ODPM document sets out pre-election delivery plan as Livingstone announces arrival of Crossrail.

The government has announced a masterplan for the development of the Thames Gateway at the MIPIM property fair in Cannes this week. The document lists all the sites in Essex and Kent that will be developed, and sets out the “business plan” for Britain’s biggest new-build programme since the Second World War.

At the same time, London mayor Ken Livingstone announced that an agreement on the funding of Crossrail, the vital transport link between the Gateway and London, had “virtually been reached”.

Together, the two announcements reassure the construction industry that work on the Gateway will go ahead, and bolster the government’s reputation for delivering large public projects ahead of the general election.

Industry leaders have complained that the government has not provided a coherent strategy for the development of the area, and were particularly concerned about infrastructure investment.

Most of the Thames Gateway sites in the ODPM paper are understood to be near existing transport nodes, but some will be on sites requiring additional infrastructure.

The document will include plans for public–private partnerships, using the model worked out by Bellway Homes and English Partnerships at the 180 ha Barking Riverside project in east London.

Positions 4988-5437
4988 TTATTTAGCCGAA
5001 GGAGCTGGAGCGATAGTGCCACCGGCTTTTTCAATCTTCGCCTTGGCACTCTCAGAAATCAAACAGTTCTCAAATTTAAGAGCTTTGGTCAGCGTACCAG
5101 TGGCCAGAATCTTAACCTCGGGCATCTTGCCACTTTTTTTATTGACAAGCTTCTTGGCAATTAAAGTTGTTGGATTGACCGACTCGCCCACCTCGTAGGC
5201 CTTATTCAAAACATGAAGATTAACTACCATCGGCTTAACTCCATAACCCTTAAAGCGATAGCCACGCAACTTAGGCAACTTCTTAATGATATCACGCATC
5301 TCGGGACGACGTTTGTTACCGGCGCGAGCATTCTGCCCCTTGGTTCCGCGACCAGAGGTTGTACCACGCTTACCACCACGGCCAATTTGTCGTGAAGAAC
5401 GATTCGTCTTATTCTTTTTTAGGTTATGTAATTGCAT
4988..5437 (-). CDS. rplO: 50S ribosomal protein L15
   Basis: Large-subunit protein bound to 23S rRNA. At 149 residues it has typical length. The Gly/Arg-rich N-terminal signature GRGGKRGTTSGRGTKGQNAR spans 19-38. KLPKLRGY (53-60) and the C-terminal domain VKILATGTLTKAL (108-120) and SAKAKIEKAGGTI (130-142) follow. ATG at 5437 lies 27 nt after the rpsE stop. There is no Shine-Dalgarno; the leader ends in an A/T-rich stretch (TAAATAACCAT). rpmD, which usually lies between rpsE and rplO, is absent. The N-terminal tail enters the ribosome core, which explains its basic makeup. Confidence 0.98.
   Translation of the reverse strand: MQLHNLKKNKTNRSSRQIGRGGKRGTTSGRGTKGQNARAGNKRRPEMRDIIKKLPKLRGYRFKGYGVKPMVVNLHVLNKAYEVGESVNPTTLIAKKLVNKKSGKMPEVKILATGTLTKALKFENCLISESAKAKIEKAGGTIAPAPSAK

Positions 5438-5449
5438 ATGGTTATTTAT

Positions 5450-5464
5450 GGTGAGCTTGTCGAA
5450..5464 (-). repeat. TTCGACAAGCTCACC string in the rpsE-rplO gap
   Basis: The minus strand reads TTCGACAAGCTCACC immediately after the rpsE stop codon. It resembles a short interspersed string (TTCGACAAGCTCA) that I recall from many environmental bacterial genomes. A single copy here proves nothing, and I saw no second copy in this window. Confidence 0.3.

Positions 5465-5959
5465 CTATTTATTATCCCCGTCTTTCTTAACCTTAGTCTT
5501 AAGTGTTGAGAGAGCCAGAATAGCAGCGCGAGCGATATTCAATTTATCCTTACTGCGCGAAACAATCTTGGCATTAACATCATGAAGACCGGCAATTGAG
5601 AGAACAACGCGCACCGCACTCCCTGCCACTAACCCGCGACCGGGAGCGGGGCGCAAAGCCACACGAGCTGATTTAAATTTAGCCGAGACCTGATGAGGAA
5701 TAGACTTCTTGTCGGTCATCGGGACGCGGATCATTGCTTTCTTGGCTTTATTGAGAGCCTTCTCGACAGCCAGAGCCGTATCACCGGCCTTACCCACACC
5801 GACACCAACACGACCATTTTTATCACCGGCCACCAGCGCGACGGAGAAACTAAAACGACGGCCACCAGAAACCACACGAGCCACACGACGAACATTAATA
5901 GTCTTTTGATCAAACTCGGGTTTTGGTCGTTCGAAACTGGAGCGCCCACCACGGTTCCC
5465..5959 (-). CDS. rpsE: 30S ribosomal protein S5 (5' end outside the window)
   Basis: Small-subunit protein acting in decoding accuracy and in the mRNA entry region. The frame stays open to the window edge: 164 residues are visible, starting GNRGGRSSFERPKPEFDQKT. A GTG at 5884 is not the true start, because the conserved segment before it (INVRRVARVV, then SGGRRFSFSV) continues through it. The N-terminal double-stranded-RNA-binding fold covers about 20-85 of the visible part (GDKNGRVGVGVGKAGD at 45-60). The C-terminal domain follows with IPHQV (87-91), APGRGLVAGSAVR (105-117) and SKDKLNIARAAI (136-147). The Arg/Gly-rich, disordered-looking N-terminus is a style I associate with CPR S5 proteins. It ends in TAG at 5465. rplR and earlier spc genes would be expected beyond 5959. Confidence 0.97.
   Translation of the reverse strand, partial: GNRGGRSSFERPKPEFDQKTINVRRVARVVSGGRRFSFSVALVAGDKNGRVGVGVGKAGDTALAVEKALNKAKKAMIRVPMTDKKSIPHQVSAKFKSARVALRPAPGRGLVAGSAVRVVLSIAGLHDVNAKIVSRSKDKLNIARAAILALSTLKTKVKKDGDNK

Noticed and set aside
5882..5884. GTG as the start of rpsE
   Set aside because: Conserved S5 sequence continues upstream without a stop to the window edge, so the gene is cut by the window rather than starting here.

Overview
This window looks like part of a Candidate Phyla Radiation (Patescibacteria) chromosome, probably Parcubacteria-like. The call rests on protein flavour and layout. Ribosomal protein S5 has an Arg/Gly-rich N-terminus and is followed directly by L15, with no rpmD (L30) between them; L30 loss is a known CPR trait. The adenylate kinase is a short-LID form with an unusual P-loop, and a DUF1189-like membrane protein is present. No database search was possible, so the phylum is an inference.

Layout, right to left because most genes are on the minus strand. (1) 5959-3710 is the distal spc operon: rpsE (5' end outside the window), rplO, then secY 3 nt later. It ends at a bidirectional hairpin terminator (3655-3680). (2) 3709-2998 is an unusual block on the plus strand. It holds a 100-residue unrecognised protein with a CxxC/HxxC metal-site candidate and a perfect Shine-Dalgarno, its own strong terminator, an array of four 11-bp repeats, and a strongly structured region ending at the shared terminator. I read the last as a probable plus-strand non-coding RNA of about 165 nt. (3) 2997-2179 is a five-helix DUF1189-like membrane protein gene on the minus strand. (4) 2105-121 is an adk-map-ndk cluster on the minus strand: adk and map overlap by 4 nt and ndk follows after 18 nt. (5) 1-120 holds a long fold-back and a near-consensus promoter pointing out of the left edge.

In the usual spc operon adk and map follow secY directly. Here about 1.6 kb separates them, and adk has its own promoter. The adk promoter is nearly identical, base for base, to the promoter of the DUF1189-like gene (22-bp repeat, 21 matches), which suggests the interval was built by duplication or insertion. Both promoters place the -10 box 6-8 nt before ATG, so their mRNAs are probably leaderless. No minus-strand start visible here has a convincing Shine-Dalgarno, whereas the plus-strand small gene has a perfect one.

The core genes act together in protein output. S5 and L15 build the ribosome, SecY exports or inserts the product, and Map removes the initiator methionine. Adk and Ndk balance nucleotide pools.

John Prescott, the deputy prime minister, said the ODPM document would be an overarching plan that would co-ordinate the work of individual delivery units such as urban development corporations and urban development companies.

He said: “Later this month the government will publish our business plan for the Thames Gateway. It will set out what we have achieved since July 2003 and what our priorities are for the future.”

He added that the strategy would be followed through by area regeneration strategies prepared by local partners.

The intervention by the ODPM could clear up the confusion over the respective roles of the government and the Greater London Authority.

The mayor is taking an increasing role in housing and regeneration issues and has recruited the ODPM’s expert on urban policy, David Lunts, to lead his team.

Livingstone told delegates at the London stand at MIPIM that he expected the government to make an announcement during the summer about funding for Crossrail.

He said that the government had already promised to hand over £2bn but he expected that additional money would come from the business rate and fares revenue.

Livingstone is holding talks with a number of parties, including the CBI and London First, an economic development agency, to decide the level at which the rate will be set.

He added that £10bn had been earmarked to improve infrastructure in London over the next five years: £7bn will come from the Treasury and £3bn from the private sector.